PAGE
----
Tollway leaders still pushing forward on Route 53 study

 
 
Updated 5/26/2016 5:52 PM
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  • Daily Herald File PhotoRoute 53 ends in Cook County, but controversy over whether to extend it doesn't.

    Daily Herald File PhotoRoute 53 ends in Cook County, but controversy over whether to extend it doesn't.

Illinois tollway leaders gave no indication Thursday they would reverse a decision to spend $40 million to $50 million on a feasibility study of extending Route 53 in Lake County but promised to talk over the controversy soon.

A roomful of emotional proponents and detractors of the project descended on the agency after Lake County Chairman Aaron Lawlor's surprise pullout May 16 and Chairman Bob Schillerstrom's pledge to move ahead with an environmental impact study.

"In the near future, we will be having discussions on determining the tollway's next steps as related to the EIS and transportation needs in Lake County," Schillerstrom said of the study. The tollway has spent about $3.2 million so far on planning the road.

Lawlor, a former cheerleader for expansion, said the vision of an environmentally friendly parkway expanding Route 53 north to Route 120 wasn't financially or politically sustainable.

The proposed four-lane, 45 mph parkway was intended to fix gridlock in Lake County and promote economic development, but it was dogged by a shortfall of at least $1.9 billion. Tollway Director James Sweeney backed the project Thursday, saying traffic in Lake County was "only going to get worse and it's a disaster right now. It's been put off too long, frankly."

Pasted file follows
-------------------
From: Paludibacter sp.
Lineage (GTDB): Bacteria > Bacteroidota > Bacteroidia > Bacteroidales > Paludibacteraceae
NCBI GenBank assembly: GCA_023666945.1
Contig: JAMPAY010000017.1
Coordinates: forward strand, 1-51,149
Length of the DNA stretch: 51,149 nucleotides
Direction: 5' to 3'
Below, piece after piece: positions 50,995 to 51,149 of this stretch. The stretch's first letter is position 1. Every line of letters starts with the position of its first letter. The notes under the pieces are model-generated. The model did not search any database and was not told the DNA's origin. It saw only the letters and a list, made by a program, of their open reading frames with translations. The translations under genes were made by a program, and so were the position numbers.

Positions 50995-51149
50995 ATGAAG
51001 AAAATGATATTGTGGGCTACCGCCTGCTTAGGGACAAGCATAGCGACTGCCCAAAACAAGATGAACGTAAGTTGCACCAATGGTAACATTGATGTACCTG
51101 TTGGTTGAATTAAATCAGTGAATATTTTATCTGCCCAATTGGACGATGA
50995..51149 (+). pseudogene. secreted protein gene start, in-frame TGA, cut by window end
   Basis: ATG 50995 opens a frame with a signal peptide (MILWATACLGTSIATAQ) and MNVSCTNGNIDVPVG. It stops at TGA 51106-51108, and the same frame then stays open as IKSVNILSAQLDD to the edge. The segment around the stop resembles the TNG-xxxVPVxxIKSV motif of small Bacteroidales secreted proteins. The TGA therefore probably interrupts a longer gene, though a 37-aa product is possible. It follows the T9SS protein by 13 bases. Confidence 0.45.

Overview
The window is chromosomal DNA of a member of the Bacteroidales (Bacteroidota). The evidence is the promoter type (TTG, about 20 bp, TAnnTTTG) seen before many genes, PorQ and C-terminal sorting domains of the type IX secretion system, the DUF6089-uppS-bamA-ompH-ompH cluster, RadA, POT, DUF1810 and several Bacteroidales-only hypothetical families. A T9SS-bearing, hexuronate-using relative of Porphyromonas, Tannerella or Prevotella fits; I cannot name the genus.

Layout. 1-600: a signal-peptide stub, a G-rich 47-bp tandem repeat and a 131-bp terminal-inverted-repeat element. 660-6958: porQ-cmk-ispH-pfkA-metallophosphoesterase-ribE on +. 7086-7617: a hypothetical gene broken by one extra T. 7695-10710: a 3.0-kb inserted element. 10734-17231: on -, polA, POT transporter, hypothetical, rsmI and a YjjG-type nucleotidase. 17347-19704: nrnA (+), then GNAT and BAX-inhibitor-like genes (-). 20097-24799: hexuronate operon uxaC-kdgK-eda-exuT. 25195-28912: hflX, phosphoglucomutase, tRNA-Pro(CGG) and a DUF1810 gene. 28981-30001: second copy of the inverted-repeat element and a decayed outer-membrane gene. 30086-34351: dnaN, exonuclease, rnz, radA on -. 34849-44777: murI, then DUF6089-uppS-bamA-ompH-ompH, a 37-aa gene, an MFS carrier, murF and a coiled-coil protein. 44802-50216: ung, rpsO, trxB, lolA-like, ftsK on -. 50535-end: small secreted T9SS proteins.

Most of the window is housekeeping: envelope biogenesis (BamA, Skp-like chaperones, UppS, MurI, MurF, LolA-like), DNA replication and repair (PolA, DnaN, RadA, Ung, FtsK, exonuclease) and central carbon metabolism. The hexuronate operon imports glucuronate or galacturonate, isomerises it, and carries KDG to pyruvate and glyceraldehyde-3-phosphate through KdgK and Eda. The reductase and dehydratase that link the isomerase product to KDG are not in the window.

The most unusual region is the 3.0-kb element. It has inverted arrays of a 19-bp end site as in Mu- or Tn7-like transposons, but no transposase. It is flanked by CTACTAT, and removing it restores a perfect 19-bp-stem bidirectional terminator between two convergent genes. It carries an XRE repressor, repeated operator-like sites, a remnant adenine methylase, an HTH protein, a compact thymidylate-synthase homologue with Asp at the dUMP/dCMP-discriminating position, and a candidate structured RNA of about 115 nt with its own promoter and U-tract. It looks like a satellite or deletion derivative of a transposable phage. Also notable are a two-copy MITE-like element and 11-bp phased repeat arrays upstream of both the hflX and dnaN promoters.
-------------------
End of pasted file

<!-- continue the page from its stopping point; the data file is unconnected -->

Director and Elk Grove Mayor Craig Johnson said he was still comfortable with his vote in favor of the study last fall but added "I want to have a good discussion with my fellow directors" about the issue.

A fragile consensus among Lake County leaders to build the road fell apart in the last year, especially with plans to raise tolls and institute a gas tax to subsidize the road.

Features such as wildlife crossings intended to preserve natural areas added to the parkway's cost. And while some critics said high tolls and low speeds would keep drivers away, others said the environmentally friendly design didn't go far enough.

"Route 53 is not a dream, it's a nightmare -- wake us up and stop torturing us. This project should not be built," said former tollway board director and Waukegan mayor Bill Morris.

"Don't kid yourself. If you continue down this path you are setting the stage for a major tax and toll increase," he said.

Several Lake County Board members distanced themselves from Lawlor and implored the tollway to carry on with the environmental study.

"The Lake County Board is on record as supporting the EIS," board member Bonnie Thomson Carter said. "(Lawlor's) questions are legitimate but they provide more reason to complete the EIS."

The project also would include improvements to Route 120 and without those "road congestion will stifle economic development," she said.

County board member Sid Mathias said Lawlor "speaks individually," not for the entire county.

"If one person in Lake County changes his mind, it doesn't mean there is a new consensus. The overwhelming consensus is that we need Route 53 (extended)," he said.

Meanwhile a number of municipal officials and environmental groups warned that the construction would cause irreparable harm to natural areas.

"It will forever destroy ecosystems," Hawthorn Woods Community Development Director Michael Cassata said.

Often invoked but absent was Gov. Bruce Rauner, who appointed a new tollway administration. He has not commented on the controversy.

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